Press Information Bureau
Government of India
Ministry of Finance
The Union Cabinet chaired by the Prime Minister Shri Narendra Modi has given in-principle approval for Public Sector Banks to amalgamate through an Alternative Mechanism (AM). The decision would facilitate consolidation among the Nationalized Banks to create strong and competitive banks.
The salient features of the approval Framework for Consolidation of Public Sector Banks are as follows:
In 1991, it was suggested that India should have fewer but stronger Public Sector Banks. However, it was only in May 2016 that effective action to consolidate public sector banks began to be taken by announcing amalgamation of six banks into the State bank of India. The merger was completed in record time, unlike earlier mergers of State Banks of Indore and Saurashtra.
SBI is now a single bank with about 24000 branches, over 59000 ATMs, 6 lakh POS machines and over 50,000 business correspondents, which serve all parts of the country, including far flung areas. Indeed 70% of SBI’s network lies in rural and semi urban areas. In that sense, the bank serves to unite India through a uniform banking culture. It also has a significant international presence, and is one of the largest global banks. Its size, financial strength and outreach have made it possible for customers to access a worldwide network of branches across all time zones, as well as to a very wide variety of banking products and superior technology. Loans to the small business man or woman and to the Krishak have become cheaper as SBI offers the lowest lending rates. More than 8.6 lakh merchants have been on board on BHIM Aadhaar, Bharat QR and POS, increasing the digital banking footprint. SBI has successfully raised Rs.15,000 crore QIP.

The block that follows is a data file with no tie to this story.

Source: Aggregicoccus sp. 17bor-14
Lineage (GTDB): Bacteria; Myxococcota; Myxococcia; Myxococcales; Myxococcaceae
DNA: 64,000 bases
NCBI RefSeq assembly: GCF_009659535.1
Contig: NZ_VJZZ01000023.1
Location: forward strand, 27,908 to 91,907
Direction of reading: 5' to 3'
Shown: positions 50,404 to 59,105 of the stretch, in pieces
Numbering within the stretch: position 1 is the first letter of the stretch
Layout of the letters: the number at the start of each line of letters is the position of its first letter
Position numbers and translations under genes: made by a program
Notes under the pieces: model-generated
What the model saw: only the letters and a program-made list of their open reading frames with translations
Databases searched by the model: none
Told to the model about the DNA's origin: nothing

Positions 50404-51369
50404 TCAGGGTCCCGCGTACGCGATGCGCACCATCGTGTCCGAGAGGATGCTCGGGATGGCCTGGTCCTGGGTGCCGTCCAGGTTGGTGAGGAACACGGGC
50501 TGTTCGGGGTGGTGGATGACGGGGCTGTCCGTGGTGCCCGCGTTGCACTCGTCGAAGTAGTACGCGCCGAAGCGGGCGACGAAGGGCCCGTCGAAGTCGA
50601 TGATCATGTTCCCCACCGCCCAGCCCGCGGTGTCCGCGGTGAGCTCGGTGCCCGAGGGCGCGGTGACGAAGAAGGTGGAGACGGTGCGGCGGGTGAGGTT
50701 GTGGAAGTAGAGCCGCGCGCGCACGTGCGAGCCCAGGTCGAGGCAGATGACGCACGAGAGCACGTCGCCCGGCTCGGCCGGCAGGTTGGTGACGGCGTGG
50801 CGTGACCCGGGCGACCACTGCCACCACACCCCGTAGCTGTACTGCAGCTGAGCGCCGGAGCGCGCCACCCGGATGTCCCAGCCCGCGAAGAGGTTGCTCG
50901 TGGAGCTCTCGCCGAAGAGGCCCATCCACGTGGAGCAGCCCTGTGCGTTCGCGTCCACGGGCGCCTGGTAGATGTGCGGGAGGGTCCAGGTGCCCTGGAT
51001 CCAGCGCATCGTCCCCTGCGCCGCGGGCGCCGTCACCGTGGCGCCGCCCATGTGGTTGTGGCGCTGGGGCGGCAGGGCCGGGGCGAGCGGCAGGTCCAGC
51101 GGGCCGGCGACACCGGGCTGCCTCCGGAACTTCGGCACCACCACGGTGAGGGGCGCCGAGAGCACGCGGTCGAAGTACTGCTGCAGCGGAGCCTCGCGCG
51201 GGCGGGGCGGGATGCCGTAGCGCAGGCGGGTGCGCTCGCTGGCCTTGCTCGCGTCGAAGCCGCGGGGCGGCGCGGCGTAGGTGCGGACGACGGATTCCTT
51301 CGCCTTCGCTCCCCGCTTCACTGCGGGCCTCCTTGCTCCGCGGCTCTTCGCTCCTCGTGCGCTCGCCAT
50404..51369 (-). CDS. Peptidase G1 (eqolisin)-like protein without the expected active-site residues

There are now 20 PSBs other than SBI. The banking scenario has changed since 1970/80 when banks were nationalized, with an increased banking presence from Private Sector Banks, non-banking Financial Companies, Regional Rural Banks, Payment Banks and Small Finance Banks. The decision is expected to facilitate the creation of strong and competitive banks in public sector space to meet the credit needs of a growing economy, absorb shocks and have the capacity to raise resources without depending unduly on the state exchequer.